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General Sir Geoffry Allen Percival Scoones, KCB, KBE, CSI, DSO, MC (also spelt Geoffrey; 25 January 1893 – 19 September 1975) was a senior officer in the British Indian Army during the Second World War.[2]

Sir Geoffry Scoones
Geoffrey Scoones.jpg
Born(1893-01-25)25 January 1893
Karachi, British India[1]
Died19 September 1975(1975-09-19) (aged 82)
Cambridge, Cambridgeshire, England
AllegianceUnited Kingdom
Service/branchBritish Indian Army
Years of service1912–1949
Unit2nd King Edward VII's Own Gurkha Rifles (The Sirmoor Rifles)
8th Gurkha Rifles
Commands heldCentral Command (India) (1944–46)
Southern Command (India) (1944)
IV Corps (1942–44)
19th Indian Infantry Division (1942)
5th Indian Brigade (1936)
2nd Battalion 8th Gurkha Rifles (1935–36)
Battles/warsFirst World War
North-West Frontier
Second World War
AwardsKnight Commander of the Order of the Bath
Knight Commander of the Order of the British Empire
Companion of the Order of the Star of India
Distinguished Service Order
Military Cross
Mentioned in Despatches (3)
RelationsSir Reginald Scoones (brother)


Early life and educationEdit

Scoones was born in Karachi, British India, the eldest son of Fitzmaurice Thomas Favre Scoones of the Royal Fusiliers and his wife, Florence Osborne. His younger brother was Sir Reginald "Cully" Scoones. He was educated at Wellington College and the Royal Military College Sandhurst.[2]

Military careerEdit

First World War and inter-war periodEdit

Scoones was commissioned a second lieutenant on the unattached list for the Indian Army on 20 January 1912.[3] He was accepted into the Indian Army and appointed to 2nd Battalion 2nd (King Edward VII's Own) Gurkha Rifles (The Sirmoor Rifles) on 8 March 1913.[4] He was promoted to lieutenant on 20 April 1914.[5] He served in the First World War becoming aide-de-camp to the Commander of Meerut Division, then aide-de-camp to the commander 21st Division and finally aide-de-camp to the Army Corps Commander, 2nd Army Corps in France between 8 September 1915 and 10 July 1917.[6] Promoted to captain on 20 January 1916,[7] he became a brigade major in India on 27 October 1917.[6][8] He was mentioned in despatches three times, and awarded the Distinguished Service Order[9] as well as the Military Cross.[8][10]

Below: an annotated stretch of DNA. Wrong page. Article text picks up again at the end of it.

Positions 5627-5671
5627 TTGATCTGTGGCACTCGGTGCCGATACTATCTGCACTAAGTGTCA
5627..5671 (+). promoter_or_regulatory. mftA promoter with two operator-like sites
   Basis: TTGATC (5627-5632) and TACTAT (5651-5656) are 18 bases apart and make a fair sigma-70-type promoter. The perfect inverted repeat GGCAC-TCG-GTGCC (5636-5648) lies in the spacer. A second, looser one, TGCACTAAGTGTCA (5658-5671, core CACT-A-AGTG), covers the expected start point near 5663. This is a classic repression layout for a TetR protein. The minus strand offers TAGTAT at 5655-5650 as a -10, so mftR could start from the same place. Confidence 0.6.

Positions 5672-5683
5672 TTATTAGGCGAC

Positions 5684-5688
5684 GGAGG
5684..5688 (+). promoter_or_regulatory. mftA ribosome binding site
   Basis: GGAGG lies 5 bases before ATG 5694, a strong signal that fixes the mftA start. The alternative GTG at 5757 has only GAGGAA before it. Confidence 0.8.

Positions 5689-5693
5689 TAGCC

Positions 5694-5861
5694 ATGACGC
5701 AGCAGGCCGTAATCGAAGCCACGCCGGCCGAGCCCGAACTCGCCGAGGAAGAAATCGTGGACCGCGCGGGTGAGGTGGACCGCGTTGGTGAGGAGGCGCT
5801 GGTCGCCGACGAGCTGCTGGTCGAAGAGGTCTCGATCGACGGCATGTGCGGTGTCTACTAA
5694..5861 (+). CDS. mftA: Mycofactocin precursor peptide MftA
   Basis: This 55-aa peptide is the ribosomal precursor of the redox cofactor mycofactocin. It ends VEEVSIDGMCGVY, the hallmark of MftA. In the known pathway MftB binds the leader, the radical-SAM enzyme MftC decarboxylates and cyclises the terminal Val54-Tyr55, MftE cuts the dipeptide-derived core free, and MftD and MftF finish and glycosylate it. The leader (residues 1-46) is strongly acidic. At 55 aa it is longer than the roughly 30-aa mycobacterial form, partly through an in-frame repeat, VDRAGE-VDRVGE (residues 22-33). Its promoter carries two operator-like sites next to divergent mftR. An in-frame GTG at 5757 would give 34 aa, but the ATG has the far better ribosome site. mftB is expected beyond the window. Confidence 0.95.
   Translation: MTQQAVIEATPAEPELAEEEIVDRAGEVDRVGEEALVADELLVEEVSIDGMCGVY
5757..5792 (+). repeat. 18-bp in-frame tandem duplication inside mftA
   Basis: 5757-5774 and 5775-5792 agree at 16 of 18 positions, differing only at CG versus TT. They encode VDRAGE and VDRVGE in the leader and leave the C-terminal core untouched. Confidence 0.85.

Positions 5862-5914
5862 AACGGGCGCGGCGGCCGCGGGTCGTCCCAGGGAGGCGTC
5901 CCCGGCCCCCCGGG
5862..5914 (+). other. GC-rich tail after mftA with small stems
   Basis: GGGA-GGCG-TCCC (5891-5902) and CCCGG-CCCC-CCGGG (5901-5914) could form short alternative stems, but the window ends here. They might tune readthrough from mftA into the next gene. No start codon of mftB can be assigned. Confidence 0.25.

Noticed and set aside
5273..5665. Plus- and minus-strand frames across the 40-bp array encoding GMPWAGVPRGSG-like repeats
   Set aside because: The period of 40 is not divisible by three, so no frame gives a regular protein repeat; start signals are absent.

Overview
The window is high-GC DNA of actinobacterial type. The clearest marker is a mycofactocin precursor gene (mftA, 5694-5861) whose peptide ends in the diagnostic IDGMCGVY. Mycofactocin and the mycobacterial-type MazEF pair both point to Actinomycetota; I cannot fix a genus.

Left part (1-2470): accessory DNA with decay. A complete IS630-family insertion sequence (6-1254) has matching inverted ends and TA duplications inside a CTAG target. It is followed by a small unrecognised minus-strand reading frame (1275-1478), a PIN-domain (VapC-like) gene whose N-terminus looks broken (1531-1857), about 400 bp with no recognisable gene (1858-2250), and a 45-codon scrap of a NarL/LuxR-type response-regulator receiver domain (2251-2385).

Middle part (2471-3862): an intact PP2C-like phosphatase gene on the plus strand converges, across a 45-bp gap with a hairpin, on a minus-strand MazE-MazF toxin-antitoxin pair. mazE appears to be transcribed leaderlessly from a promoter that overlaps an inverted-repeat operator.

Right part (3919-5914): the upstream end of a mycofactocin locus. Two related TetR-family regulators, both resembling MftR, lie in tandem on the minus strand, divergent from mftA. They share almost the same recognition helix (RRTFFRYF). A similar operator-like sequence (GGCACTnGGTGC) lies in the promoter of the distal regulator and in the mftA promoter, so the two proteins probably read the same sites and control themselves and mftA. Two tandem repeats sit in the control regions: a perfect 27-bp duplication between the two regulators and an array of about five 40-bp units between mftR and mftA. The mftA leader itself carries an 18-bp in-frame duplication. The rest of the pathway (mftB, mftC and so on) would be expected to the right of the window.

After the war, Scoones saw service during the Afghanistan North West Frontier operations in 1919.[8] After attending the Staff College, Quetta from 1922 to 1923, he served as a brigade major in India from 3 March 1924 to 30 November 1926[8] and then became a general staff officer.[8] Brevetted to major on 7 January 1925,[11] he transferred to 1st Battalion 2nd Gurkha Rifles on 22 January 1928[8] He was promoted to major on 20 January 1929,[12] and brevetted to lieutenant colonel on 1 January 1933.[13] After attending the Imperial Defence College, from 14 February 1935 to 23 April 1938 he was Commanding Officer of the 2nd Battalion of the 8th Gurkha Rifles.[14] He was appointed an Officer of the Order of the British Empire for earthquake work at Quetta in 1935.[15]

Second World WarEdit

Scoones served in the Second World War initially as a general staff officer on the Directorate of Military Operations and Intelligence.[8] On 17 May 1940 he was appointed deputy director of military operations, India. The following year, he became director of military operations and intelligence, India.[14]